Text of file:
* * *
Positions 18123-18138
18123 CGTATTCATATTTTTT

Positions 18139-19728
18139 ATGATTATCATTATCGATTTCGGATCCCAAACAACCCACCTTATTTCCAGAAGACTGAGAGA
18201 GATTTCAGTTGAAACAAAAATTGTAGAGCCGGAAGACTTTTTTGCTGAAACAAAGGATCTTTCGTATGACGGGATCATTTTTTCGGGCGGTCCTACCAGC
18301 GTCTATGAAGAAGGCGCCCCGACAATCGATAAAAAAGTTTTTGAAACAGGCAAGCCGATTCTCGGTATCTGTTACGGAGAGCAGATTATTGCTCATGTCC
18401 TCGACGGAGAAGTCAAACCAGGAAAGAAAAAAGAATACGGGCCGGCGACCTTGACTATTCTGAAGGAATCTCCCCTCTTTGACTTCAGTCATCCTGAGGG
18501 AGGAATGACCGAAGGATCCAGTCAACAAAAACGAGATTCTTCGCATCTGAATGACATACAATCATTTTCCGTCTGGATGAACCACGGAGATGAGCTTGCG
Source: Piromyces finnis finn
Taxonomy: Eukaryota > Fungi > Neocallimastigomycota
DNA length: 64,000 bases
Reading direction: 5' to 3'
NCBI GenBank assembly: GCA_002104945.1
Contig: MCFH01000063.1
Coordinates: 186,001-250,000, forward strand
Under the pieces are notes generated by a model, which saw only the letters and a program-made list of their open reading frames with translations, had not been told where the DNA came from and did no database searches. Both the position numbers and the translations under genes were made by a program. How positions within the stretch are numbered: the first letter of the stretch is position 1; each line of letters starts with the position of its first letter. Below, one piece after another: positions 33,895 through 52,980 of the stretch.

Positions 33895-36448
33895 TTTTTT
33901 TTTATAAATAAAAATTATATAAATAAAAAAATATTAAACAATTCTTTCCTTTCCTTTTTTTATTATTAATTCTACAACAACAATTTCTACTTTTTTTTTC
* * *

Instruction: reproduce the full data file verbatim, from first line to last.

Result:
Positions 18123-18138
18123 CGTATTCATATTTTTT

Positions 18139-19728
18139 ATGATTATCATTATCGATTTCGGATCCCAAACAACCCACCTTATTTCCAGAAGACTGAGAGA
18201 GATTTCAGTTGAAACAAAAATTGTAGAGCCGGAAGACTTTTTTGCTGAAACAAAGGATCTTTCGTATGACGGGATCATTTTTTCGGGCGGTCCTACCAGC
18301 GTCTATGAAGAAGGCGCCCCGACAATCGATAAAAAAGTTTTTGAAACAGGCAAGCCGATTCTCGGTATCTGTTACGGAGAGCAGATTATTGCTCATGTCC
18401 TCGACGGAGAAGTCAAACCAGGAAAGAAAAAAGAATACGGGCCGGCGACCTTGACTATTCTGAAGGAATCTCCCCTCTTTGACTTCAGTCATCCTGAGGG
18501 AGGAATGACCGAAGGATCCAGTCAACAAAAACGAGATTCTTCGCATCTGAATGACATACAATCATTTTCCGTCTGGATGAACCACGGAGATGAGCTTGCG
Source: Piromyces finnis finn
Taxonomy: Eukaryota > Fungi > Neocallimastigomycota
DNA length: 64,000 bases
Reading direction: 5' to 3'
NCBI GenBank assembly: GCA_002104945.1
Contig: MCFH01000063.1
Coordinates: 186,001-250,000, forward strand
Under the pieces are notes generated by a model, which saw only the letters and a program-made list of their open reading frames with translations, had not been told where the DNA came from and did no database searches. Both the position numbers and the translations under genes were made by a program. How positions within the stretch are numbered: the first letter of the stretch is position 1; each line of letters starts with the position of its first letter. Below, one piece after another: positions 33,895 through 52,980 of the stretch.

Positions 33895-36448
33895 TTTTTT
33901 TTTATAAATAAAAATTATATAAATAAAAAAATATTAAACAATTCTTTCCTTTCCTTTTTTTATTATTAATTCTACAACAACAATTTCTACTTTTTTTTTC